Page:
I don’t get what people love so much about decorating holiday cookies; everyone but me seems to think it’s fun. The benefit to you of my disdain for decorating holiday cookies is that I’ve thought about how to make every step simpler and less excruciating. (By the way, I did not decorate the cookies in the photo above; an artist friend of mine did.)
Okay, there are three parts to making decorated holiday cookies:
1. Making the dough
2. Rolling out and baking the cookies
3. Decorating the cookies.
I like the first two steps; it’s the third step that gets me.
Make the dough now and freeze it. When it comes time to make cookies in December, you will be really pleased you have that done. Wait to roll and bake the cookies; however, because baked cookies are very delicate and likely to break before you have a chance to decorate them. (Although broken cookies are magnificent crumbled up and served over fruit.) Here’s the recipe I use. It works when you freeze it and roll it out later, and it tastes great. I divide it into three batches that I freeze.
Sugar Cookie Dough
1 cup butter (I like salted butter for this recipe)
½ cup sugar
1 egg (don’t forget to bring it to room temperature by putting it in a bowl of hot water)
3 tsp. vanilla
3 cups flour
½ tsp baking powder
1. Cream butter and sugar.
2. Add egg and vanilla, beat well.
3. Measure and mix in flour and baking powder. (I mix the two together before putting them in the dough).
4. Divide dough in three batches, label and freeze.
If you must know… For 1/8” cookies, bake 5 min. @ 400 degrees.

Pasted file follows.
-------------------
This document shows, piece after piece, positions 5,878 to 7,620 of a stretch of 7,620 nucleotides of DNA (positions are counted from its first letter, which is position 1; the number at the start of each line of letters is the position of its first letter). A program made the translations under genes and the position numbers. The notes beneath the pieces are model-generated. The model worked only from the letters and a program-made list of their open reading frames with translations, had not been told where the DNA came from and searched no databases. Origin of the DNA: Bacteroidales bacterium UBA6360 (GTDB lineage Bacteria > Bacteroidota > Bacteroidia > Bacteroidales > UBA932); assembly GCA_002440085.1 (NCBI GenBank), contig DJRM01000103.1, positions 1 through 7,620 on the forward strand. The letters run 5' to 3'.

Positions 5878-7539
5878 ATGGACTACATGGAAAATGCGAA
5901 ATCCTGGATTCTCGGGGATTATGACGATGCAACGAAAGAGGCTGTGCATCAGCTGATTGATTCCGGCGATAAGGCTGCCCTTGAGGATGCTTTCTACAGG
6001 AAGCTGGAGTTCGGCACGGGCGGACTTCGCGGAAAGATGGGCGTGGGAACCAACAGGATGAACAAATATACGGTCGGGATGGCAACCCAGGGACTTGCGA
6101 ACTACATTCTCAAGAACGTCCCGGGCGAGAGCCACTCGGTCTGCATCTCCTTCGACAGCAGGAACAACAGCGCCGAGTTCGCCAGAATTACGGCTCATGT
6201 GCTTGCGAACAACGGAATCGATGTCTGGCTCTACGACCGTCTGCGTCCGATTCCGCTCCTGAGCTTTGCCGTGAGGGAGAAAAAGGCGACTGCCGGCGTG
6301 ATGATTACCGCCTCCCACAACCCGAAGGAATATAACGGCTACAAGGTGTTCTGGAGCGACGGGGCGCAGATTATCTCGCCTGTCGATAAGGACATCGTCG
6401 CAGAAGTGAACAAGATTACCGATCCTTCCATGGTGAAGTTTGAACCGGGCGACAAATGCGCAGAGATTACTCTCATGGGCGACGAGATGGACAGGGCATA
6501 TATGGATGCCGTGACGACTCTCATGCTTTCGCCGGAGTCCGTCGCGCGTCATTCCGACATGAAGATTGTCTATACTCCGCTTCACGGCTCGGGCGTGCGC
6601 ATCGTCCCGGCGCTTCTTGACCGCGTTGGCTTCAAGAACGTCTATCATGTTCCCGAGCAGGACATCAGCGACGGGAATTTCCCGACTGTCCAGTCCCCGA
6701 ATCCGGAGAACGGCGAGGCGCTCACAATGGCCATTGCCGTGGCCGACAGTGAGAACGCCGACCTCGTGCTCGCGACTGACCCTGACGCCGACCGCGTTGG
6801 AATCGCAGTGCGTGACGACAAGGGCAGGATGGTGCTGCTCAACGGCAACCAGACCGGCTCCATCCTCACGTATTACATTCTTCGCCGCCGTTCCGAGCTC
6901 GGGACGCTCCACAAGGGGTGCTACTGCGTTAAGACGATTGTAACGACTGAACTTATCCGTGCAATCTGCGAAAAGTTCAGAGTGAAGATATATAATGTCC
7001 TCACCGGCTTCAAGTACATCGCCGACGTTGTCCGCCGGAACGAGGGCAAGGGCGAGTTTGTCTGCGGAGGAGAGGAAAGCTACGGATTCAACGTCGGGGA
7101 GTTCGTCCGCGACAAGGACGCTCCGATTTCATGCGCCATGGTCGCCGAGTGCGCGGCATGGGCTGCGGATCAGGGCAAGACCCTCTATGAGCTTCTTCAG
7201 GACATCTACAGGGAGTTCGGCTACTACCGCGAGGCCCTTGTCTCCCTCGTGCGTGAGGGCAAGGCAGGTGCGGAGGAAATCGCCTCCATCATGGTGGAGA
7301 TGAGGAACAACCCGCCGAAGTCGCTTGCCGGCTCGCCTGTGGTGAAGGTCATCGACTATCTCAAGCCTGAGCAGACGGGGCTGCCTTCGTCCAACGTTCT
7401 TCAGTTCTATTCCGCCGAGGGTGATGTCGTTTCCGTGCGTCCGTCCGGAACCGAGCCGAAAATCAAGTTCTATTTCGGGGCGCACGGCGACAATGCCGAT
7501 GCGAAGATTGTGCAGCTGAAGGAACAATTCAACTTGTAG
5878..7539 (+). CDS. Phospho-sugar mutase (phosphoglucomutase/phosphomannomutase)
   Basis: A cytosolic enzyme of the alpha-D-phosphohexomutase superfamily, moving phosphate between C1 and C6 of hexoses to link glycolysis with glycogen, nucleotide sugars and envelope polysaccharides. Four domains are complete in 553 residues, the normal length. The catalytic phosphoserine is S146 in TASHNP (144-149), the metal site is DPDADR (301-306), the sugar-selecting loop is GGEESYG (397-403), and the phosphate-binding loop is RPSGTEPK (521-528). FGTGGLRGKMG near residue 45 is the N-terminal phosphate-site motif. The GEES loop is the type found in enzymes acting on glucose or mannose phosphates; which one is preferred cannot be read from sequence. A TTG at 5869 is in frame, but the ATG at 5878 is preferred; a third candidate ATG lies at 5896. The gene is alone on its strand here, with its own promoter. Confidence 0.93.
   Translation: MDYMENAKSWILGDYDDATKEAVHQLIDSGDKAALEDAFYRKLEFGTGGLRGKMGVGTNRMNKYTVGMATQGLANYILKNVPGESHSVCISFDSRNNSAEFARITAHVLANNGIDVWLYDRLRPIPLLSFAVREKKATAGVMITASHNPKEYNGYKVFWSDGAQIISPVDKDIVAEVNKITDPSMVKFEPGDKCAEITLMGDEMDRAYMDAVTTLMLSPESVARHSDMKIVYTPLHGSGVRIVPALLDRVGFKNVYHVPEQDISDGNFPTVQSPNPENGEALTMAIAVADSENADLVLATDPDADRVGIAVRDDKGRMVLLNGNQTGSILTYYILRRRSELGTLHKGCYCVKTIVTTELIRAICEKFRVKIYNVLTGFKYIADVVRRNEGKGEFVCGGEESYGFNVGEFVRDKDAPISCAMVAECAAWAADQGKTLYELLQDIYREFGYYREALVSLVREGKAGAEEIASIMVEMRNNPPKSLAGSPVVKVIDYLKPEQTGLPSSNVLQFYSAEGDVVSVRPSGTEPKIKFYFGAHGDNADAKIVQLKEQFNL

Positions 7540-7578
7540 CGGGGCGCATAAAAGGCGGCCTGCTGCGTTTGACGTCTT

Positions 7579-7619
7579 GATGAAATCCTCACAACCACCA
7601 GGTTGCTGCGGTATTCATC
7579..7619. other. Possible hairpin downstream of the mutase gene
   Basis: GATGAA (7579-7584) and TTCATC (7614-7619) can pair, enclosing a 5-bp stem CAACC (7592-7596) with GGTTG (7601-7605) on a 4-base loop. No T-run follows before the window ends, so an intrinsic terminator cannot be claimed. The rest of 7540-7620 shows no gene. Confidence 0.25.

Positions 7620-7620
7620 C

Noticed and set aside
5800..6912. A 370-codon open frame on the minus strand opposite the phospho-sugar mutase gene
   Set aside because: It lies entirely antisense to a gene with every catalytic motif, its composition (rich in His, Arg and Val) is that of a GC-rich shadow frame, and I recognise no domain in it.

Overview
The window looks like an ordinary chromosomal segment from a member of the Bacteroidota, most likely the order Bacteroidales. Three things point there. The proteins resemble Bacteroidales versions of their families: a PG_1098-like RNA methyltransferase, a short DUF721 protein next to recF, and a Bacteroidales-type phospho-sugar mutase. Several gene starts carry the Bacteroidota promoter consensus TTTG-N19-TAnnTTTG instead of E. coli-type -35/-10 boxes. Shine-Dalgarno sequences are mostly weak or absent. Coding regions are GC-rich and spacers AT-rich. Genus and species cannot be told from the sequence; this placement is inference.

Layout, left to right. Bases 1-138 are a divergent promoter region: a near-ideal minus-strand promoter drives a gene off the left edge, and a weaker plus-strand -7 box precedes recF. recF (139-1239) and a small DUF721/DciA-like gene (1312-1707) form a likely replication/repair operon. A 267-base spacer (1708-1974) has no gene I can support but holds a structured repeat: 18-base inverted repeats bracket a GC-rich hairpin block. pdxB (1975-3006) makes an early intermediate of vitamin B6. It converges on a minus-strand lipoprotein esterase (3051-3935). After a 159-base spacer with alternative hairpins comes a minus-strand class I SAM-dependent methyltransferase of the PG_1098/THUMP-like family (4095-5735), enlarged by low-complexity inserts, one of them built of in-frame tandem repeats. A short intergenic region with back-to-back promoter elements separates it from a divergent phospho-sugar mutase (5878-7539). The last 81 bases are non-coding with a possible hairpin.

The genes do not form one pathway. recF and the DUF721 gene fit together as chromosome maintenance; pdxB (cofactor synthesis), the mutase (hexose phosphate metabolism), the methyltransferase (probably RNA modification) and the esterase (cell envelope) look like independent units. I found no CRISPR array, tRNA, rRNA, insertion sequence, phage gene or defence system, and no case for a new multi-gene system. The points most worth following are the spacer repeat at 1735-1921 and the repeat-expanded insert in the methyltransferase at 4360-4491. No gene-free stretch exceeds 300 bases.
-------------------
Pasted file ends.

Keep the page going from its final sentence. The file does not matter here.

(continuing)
You should begin shopping for decorating supplies now. Go to a store that specializes in cake/cookie decorating. There, you will find exactly you need. The store will have the most interesting assortment of cookie cutters, colors of food dye and specialty icing spatulas. The sales clerks will be knowledgeable and helpful about cookie decorating
The easiest cookie cutters to use are those with the fewest “appendages”. For example, a bell shaped cookie cutter will make cookies that are much easier to handle than a fussy angel-shaped cookie cutter. If you have young children, or if any of you are easily frustrated, easy cookie cutters are a must.
While you are at the decorating store, buy: a small angled and tapered spatula that is designed especially for icing cookies, fantastic green, red, yellow and blue food dyes (they will be so much better and more complex than what you can buy at the grocery store), decorating paintbrushes (I’ve tried dime store paintbrushes, but the bristles fall out, which is unacceptable when you are making food.). Don’t buy anything that won’t “dry”. “Gel” decorating products look great; but the next day, the cookies are still sticky. Make sure that everything you buy for decorating will eventually harden. At a decorating store, the clerk will know what hardens and what doesn’t.
I’ll tell you what I know about rolling and baking cookies in Part 2 of this series and give you some ideas for decorating in Part 3. Keep in mind though, that I don’t like decorating; so my decorating tips will be along the lines of easy-and-quick (but fabulous).